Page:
ECON-templation: The balancing act in monetary policy management
After two years of historically low interest rates and ultra-cheap credit in response to the Covid-19 pandemic, global monetary policy has seen a complete change of direction this year. Faced with soaring global inflation, most policymakers have had to choose between supporting economic activity in the post-lockdown era and maintaining price stability in the face of global supply shocks. In the United States in particular, monetary policy had to be tightened aggressively, given the pressures on prices on both the demand and supply sides. The sudden withdrawal of monetary policy support in the United States and around the world has raised considerable concern about potential instability in financial markets and a sharp economic slowdown.
Malaysia, fortunately, has not been pushed into such a precarious position, given relatively manageable inflation so far this year. Nevertheless, lessons can be learned from policy decisions made by other central banks, in particular the US Federal Reserve.
To begin, let’s look at how the United States got to its current position and why the need to resort to such extreme measures.
It can be argued that the surge in inflation in the United States is largely due to the “overheating” of its economy, monetary policy having remained too accommodative for too long. The United States has taken a head start in its economic recovery compared to the rest of the world, given its early access, rapid deployment and coverage of Covid-19 vaccines among its population. The rapid reopening of the economy led to a rapid reduction in the negative output gap and a rapid recovery in employment.
The strong economic rebound has fueled upward pressure on prices, with the US inflation rate jumping to 7.1% in December 2021 from 1.4% in January 2021. However, the trigger for the rate hike was only triggered in March 2022, as the consensus leading to this point was that the inflationary pressures encountered were likely to have been transitory, due to supply and demand mismatches and bottlenecks.
That call proved costly in hindsight, as prices remained elevated as inflationary expectations became increasingly entrenched in the United States. The inflation rate in the United States continued to climb to 8.6% in March before reaching a peak of 9.0% in June, further aggravated by cost pressures resulting from the Russian-Ukrainian war. To eradicate inflation, the Fed decreed large and rapid increases in interest rates, knowing that this would be at the expense of economic growth. This was arguably the lesser of two evils, as the cost of economic losses is usually short-lived and can often be recovered quickly. On the other hand, inflation is more difficult to reverse and the negative impact can be felt over a longer period.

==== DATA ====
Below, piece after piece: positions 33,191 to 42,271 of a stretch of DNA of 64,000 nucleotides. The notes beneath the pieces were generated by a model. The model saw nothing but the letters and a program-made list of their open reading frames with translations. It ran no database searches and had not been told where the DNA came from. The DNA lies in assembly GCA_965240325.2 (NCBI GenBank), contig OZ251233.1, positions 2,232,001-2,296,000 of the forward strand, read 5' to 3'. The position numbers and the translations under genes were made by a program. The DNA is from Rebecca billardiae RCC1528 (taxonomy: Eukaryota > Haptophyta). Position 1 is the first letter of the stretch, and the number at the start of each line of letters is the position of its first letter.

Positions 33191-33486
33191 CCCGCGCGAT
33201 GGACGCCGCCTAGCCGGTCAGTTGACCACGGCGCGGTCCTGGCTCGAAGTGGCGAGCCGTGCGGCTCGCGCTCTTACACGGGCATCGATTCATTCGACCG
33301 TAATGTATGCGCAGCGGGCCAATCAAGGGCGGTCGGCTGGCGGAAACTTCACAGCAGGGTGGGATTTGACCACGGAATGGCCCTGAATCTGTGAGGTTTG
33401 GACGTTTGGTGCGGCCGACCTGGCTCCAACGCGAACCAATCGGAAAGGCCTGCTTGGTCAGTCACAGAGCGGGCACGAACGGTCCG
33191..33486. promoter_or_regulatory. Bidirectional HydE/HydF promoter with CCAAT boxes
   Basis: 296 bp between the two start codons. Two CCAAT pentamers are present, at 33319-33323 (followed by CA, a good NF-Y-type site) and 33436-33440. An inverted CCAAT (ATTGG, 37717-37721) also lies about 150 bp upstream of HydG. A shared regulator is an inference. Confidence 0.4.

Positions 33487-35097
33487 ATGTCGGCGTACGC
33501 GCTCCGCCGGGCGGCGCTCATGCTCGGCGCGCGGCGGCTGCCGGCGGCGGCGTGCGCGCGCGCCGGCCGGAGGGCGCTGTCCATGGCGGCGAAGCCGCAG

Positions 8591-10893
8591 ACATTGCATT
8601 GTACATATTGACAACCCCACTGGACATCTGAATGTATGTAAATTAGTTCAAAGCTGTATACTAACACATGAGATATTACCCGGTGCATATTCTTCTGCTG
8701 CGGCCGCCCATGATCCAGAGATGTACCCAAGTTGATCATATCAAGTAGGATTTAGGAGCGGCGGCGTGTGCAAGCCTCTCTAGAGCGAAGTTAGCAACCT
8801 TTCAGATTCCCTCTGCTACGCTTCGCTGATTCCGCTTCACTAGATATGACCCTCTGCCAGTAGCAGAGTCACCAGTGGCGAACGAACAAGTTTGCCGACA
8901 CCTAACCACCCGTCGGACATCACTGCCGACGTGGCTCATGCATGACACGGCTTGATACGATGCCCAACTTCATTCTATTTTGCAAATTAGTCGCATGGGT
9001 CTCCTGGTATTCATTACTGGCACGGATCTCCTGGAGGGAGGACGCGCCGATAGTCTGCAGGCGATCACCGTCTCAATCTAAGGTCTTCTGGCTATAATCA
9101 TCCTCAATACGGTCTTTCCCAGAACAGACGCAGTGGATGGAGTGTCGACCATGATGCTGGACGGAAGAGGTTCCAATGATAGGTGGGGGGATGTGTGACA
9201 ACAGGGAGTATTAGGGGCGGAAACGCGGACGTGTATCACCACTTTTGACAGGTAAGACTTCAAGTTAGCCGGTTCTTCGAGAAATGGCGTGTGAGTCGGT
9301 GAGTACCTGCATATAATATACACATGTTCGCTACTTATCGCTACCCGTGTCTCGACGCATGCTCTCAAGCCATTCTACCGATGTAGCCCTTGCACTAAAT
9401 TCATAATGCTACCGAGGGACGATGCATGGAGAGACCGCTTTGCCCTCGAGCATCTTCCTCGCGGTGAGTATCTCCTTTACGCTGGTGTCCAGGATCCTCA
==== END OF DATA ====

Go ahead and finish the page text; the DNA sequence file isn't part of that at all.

Knowing this, Malaysia needs to be careful to keep interest rates too low amid the current robust recovery in consumer spending. Although domestic inflation has been relatively manageable and largely driven by cost pressures due to global supply dynamics, the risk of sudden onset of demand pressure should not be avoided. be underestimated. Malaysian regulators seem keenly aware of the strength of our economic recovery, but aware of the risks of raising rates too late. This may have partially fueled the decision to raise the overnight policy rate (OPR) in the last three consecutive monetary policy meetings, each by 25 basis points. It will also preemptively remove any potential demand-driven inflationary pressure and help avoid a scenario in which Malaysia would have to institute large and potentially destabilizing rate hikes.
A common argument today against tightening monetary policy for the man on the street is that the higher cost of servicing debt creates undue cost pressures at a time when general prices of goods are already rising. It is true that not raising rates now could provide immediate short-term gains to the economy. However, we risk losing sight of longer-term costs if prices soar out of control. The net cost to the economy would be even greater in this scenario.
Despite the good overall economic statistics, it is understandable that the recovery remains uneven. Some segments of the economy still depend on cheap credit and low monthly loan payments to survive. In this scenario, the most appropriate policy prescription is to extend targeted aid to those who really need it, since monetary policy is a relatively blunt tool that cannot be relied on to solve specific problems.
Malaysia is in a privileged position where we can afford to gradually normalize monetary policy. Going forward, greater policy coordination is needed between monetary policy and fiscal policy to ensure that the former is not stretched too far beyond its capacity and role. A gradual normalization of monetary policy is still preferred to maintain the delicate balance between price and output stability.
Woon Khai Jhek is Senior Economist and Co-Head of Economic Research at RAM Rating Services Bhd